The Ogawa family in Kawaramachi, Kurayoshi City, Tottori Prefecture, was called Nakaeya. The third generation Tomisaburo (1804-1891) made a fortune in sake brewing and cotton business, and the fourth generation Teishiro (1845-1915) founded the Ogawa Silk Mill in Meiji 26, In addition to selling the famous sake [Kumegawa], boasting one of the largest production values in the prefecture.。
The 6th generation Teiichi (1882-1943) founded Ogawa Partnership Company in 1910, changed the sake name to 'Utsubuki Masamune' in 1915, and established Kurayoshi Gyosai Co., Ltd. and Kurayoshi Soy Sauce Co., Ltd. (now is Hishikura Co., Ltd ), held various important positions related to financial and industrial unions in the prefecture, and was a prominent figure in the local business world. He was also active as a politician, serving as a member of the prefectural assembly and a member of the House of Peers. enthusiastic about promoting education, he contributed to the establishment of the Kurayoshi Prefectural High School and the Prefectural Women's Normal School for girls' education, and as the chairman of the establishment of a limited liability union welfare hospital, he played a central role in the opening of a general hospital in 1930. It is the second largest hospital in Japan operated by an industrial association. In the mid-Taisho era, Teiichi studied Noh chants and the Kita school of tea ceremony, and in his later years learned the tea ceremony of the Shino school from the Japanese painter Yojo Okajima. It is believed that it was around this time that he built Kansuien on the south side of the main house.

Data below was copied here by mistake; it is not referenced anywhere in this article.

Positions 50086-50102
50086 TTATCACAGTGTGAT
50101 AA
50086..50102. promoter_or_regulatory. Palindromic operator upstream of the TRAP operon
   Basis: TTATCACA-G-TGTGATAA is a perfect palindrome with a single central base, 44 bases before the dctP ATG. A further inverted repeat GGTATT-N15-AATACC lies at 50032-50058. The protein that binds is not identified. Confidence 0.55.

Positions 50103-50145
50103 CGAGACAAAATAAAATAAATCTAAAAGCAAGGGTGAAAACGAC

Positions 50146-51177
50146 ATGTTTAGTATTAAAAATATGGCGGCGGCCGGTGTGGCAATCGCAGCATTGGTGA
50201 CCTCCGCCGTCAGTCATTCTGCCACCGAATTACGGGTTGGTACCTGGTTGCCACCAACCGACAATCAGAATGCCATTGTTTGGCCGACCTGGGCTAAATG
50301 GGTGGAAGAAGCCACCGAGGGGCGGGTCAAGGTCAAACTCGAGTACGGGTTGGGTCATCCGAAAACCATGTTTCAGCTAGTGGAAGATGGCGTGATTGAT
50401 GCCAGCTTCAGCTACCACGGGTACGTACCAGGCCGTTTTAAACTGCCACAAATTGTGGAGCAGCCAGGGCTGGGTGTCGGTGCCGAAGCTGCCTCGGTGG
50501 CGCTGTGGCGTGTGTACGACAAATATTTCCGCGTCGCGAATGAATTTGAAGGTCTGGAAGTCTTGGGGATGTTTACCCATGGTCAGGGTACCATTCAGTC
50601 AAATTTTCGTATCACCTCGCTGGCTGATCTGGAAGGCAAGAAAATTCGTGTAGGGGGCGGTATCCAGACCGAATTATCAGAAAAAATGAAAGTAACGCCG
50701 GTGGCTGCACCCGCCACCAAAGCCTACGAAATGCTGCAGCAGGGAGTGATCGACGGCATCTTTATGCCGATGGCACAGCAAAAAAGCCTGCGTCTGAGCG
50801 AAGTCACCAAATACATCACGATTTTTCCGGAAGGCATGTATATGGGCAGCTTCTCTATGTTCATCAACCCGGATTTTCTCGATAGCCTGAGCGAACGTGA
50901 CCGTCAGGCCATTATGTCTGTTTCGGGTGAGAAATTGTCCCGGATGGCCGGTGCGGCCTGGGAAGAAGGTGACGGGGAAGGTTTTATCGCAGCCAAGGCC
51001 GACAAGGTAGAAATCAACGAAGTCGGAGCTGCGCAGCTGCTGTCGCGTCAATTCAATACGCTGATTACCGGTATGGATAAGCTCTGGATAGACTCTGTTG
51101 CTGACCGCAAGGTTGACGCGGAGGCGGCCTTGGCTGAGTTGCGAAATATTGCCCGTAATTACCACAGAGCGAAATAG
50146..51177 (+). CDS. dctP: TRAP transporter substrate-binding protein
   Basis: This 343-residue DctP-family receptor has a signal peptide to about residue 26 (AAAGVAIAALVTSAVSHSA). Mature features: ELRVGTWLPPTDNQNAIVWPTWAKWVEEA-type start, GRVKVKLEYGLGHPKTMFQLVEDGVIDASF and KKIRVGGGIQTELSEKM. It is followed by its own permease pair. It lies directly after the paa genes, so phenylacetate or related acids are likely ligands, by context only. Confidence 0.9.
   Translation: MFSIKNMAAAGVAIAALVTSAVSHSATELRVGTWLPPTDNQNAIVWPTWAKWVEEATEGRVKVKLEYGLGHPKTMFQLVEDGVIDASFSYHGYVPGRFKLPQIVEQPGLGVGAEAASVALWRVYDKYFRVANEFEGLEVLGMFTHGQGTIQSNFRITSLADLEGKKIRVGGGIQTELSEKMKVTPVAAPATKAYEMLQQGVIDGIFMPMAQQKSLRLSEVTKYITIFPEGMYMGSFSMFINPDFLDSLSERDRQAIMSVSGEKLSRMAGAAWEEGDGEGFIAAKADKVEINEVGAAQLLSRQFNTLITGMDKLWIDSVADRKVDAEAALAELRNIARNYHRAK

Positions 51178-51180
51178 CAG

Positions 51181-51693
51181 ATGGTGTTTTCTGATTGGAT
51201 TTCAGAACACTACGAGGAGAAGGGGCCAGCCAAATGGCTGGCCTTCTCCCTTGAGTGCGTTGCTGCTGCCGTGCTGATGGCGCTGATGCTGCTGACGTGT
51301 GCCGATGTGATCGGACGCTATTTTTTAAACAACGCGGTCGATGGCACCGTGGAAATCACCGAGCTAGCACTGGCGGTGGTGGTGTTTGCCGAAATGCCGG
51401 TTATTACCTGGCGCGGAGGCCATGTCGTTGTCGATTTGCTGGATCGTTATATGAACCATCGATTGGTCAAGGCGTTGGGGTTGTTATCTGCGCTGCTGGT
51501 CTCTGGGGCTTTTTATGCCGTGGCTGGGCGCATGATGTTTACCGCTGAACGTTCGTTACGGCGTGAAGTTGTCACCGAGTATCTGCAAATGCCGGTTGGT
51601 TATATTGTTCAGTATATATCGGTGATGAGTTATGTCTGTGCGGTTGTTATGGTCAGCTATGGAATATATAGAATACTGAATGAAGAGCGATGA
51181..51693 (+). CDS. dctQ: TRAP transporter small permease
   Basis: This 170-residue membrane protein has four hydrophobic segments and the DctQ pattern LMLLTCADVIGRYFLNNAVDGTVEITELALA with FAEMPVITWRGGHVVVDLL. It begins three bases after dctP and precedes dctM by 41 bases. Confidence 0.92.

Sadatoshi the seventh generation (1910-1980) established the company as a representative member of Ogawa Partnership Company and president of Hisikura Co., Ltd., and devoted himself to the development of regional commerce and industry as chairman of the Kurayoshi Chamber of Commerce and Industry.
The 6th generation Teiichi Ogawa
Ogawa's garden has a "Front yard" facing the main street, a "Courtyard " in between the main building and a storehouse, and a "Kansuien" in a separate section along the Hachiya River. (The forecourt and courtyard are currently closed to the public.)